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Miki sorts the mail. Kozue usually gets to it first, neatly picking out the notes from her peers like a bird pecking out grain. He takes the rest: things meant for him, like invitations to play or compete, and things meant for both of them, like letters from their parents, that she has no interest in sharing in.

Today she must be sleeping in, because the mail is untouched. She was out late last night. Miki doesn't know who with. It's not his business to know. But he fingers an envelope, heavy cream, with something inside it, held closed by a cheerful sticker that shows a rose, and thinks that this has to be from yet another person than last night's companion. So many beaus on a string. He wonders what she does with them, and what the point is, what makes it fun.

But the note is not marked with any name at all, so he opens it. Inside, there's a ring and a slip of paper that reads only, in one typed line, For the purity that you value so highly.

It's weird. He puzzles over it. From a boyfriend, is it a backhanded compliment, or an obscure joke? He leaves it on the table for Kozue to find, making no attempt to hide the broken seal.

Purity. He is, and isn't, surprised that anyone would see Kozue that way. She's hard-edged since their parents left; she flirts for her own amusement and mocks the boyfriends who take her seriously, and keeps them at arm's length. He passes her in between classes. She's often with friends, and he's heard her laughing, but he's rarely seen her smile without that laugh.

But: he can imagine what she's protecting, the nature of that part of her that she won't let anyone touch. He knows that she remembers who she used to be when they were children in a garden together. Maybe she could be that person again, if only the world would let her.

He used to be the brother she ran to when she cried. In a different world, if she still needed protecting, he'd protect her.

But maybe she doesn't shut people out so much as he thinks - maybe it's just him.

As he's leaving the house, it occurs to him that she might be just as confused by the message as he is. Maybe she'll even think that he left it for her. A backhanded compliment. An obscure, maybe cruel, joke.


Today is the first meeting he attends as a member of the Student Council.

"Thank you for joining us, Miki," Juri-sempai says with dignity. He knows her from the fencing club. She asks him to take minutes; it diverts most of his questions, but not all. Miki is sharp. He can observe and record, and still engage.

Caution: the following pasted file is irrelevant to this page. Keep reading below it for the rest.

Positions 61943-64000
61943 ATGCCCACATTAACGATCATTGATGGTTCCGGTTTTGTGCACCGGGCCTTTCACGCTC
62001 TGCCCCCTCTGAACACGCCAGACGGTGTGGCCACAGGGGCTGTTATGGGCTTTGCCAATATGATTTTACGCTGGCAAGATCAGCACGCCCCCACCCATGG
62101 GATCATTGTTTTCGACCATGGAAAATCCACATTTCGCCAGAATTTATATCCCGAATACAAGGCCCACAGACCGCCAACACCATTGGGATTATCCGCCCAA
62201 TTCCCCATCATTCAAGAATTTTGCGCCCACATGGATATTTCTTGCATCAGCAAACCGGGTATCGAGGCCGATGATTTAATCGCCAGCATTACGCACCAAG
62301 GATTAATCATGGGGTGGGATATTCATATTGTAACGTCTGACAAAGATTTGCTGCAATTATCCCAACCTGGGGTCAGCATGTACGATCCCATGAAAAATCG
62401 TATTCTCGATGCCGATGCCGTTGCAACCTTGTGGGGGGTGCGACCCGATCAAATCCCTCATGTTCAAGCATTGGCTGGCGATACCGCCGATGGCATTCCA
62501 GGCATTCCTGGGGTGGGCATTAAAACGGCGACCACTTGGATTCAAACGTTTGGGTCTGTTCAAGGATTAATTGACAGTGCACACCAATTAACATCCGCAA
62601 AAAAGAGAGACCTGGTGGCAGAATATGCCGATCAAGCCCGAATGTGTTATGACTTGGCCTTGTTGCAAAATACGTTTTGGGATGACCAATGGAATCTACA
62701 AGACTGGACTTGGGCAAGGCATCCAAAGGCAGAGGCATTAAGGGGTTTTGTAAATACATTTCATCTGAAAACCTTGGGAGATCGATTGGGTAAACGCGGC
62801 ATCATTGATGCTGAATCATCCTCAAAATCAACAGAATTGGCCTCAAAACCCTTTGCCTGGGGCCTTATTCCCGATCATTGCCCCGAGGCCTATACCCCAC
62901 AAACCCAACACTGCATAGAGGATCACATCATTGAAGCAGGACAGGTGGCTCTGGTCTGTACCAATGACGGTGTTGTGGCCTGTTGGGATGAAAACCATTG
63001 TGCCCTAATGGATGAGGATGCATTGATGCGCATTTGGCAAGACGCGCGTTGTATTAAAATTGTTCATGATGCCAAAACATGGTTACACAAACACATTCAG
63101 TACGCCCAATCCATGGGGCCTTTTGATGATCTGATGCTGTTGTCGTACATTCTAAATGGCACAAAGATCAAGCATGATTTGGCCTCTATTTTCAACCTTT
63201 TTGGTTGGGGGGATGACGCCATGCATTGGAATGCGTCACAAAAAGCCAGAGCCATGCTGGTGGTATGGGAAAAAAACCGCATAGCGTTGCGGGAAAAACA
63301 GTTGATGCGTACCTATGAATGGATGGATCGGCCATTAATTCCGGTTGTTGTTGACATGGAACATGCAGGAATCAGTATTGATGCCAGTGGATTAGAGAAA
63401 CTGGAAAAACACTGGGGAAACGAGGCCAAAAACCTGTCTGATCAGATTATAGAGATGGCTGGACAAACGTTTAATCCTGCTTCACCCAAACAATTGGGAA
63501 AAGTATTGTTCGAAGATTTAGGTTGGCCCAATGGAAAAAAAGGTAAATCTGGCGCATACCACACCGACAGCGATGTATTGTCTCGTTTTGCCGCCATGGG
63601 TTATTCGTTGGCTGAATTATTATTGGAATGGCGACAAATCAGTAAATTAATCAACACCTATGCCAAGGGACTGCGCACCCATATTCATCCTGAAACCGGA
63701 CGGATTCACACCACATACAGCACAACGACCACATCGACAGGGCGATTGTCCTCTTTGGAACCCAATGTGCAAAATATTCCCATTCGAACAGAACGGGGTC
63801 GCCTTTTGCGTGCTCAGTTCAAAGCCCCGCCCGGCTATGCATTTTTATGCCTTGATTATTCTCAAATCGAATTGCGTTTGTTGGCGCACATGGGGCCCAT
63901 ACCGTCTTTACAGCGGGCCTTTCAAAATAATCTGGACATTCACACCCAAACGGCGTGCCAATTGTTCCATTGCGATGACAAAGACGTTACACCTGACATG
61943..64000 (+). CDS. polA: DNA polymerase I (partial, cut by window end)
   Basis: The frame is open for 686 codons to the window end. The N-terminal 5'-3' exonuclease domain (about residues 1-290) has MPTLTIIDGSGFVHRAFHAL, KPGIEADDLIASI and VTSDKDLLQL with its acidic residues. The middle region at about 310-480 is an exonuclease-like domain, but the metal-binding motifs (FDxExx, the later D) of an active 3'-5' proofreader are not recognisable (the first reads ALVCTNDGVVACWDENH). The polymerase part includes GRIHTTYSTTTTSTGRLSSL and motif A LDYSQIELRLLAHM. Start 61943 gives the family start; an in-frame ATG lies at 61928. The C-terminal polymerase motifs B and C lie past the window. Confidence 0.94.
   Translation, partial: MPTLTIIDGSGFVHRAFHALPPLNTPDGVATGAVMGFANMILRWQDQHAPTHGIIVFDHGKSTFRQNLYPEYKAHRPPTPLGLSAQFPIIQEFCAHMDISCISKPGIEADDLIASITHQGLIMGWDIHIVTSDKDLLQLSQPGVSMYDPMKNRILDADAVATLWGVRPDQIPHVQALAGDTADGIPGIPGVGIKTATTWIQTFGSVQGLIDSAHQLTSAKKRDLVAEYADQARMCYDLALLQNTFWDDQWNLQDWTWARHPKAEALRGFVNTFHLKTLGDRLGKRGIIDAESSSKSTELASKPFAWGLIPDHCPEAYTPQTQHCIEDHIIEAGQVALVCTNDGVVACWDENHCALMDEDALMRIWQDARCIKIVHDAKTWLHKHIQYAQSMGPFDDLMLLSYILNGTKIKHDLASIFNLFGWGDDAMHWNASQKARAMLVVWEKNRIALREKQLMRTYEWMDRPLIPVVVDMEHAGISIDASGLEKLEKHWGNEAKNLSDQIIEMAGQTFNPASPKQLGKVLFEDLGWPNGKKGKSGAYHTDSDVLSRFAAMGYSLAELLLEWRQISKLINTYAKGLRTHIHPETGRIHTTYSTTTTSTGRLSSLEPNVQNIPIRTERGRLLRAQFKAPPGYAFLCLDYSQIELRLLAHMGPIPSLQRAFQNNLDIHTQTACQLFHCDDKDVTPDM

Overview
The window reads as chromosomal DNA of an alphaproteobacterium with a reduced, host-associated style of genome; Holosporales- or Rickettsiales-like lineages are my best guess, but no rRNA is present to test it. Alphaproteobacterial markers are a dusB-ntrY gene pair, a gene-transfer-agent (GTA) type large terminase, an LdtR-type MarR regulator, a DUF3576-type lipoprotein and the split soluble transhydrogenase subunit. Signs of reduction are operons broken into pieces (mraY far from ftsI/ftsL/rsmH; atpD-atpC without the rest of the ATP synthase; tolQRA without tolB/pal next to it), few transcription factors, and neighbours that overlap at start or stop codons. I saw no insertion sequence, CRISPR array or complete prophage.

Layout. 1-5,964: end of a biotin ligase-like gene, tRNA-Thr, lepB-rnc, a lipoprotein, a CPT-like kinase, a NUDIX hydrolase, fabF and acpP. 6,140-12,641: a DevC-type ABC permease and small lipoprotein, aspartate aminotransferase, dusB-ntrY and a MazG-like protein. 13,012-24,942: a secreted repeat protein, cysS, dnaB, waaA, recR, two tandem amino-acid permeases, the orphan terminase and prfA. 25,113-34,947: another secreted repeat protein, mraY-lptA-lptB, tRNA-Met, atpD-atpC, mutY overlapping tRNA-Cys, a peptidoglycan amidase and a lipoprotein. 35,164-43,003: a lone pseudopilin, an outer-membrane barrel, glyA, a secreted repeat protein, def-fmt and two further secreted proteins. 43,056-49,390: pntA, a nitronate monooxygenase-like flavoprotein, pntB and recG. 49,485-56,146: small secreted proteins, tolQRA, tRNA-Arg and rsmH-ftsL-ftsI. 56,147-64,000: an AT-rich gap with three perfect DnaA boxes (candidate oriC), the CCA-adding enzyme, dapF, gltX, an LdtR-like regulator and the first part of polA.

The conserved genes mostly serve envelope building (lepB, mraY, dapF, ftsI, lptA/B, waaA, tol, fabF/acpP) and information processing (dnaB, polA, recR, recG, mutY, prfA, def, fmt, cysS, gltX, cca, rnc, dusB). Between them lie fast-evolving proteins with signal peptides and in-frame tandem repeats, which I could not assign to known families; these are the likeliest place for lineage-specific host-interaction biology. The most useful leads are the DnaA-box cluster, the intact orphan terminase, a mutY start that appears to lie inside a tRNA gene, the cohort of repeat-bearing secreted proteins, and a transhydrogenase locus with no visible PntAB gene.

"One final thing," says Touga-sempai, the president. He leans down to Miki as though his words are meant just for him, although it's in fun; he's not speaking quietly, and Saionji and Arisugawa and lnoue are right there. "Did you receive the rose seal?"

Oh, he realises. The strange note really was for him. It wasn't about Kozue at all.


When he returns to their house, the table is empty. Miki has to ask Kozue for the ring. "Look at you, coming to me for your love-letters," she teases him, but she slides the ring on his finger.

He wants to ask her about her letters in return, but he can't think of anything to say that doesn't sound like a riposte.


The duels, when they explain them to him, have a layer of artifice that makes him wary. "Why?" he asks Touga. Touga shrugs.

"We each have our reasons. Perhaps you'll discover your own, Miki-kun."

Fine. The other members of the student council can play at adult games. He is a child and will play as a child. He doesn't need to look beneath the surface to go through the motions.

The next note, hand-written this time, instructs him to duel. It says, Fight, if not for yourself, for her. This is less puzzling than the first: Touga has already explained about the Rose Bride. And there's a picture: a girl in a garden, holding a watering can.


Miki wins the battle against Inoue-sempai, striking the lilac rose from Inoue's chest to the ground. He fences at the national level. All it takes is concentration. Inoue's emotions, not his skill, are at the fore. When Miki slashes the rose, Inoue crumples, sitting down heavily, with his knees pulled up to his chest and his arms wrapped around them. He doesn't even look up at the Rose Bride as she crosses to Miki's side.

"What now?" Miki asks him.

"You're asking me?" Inoue asks incredulously. "I haven't anything left to say."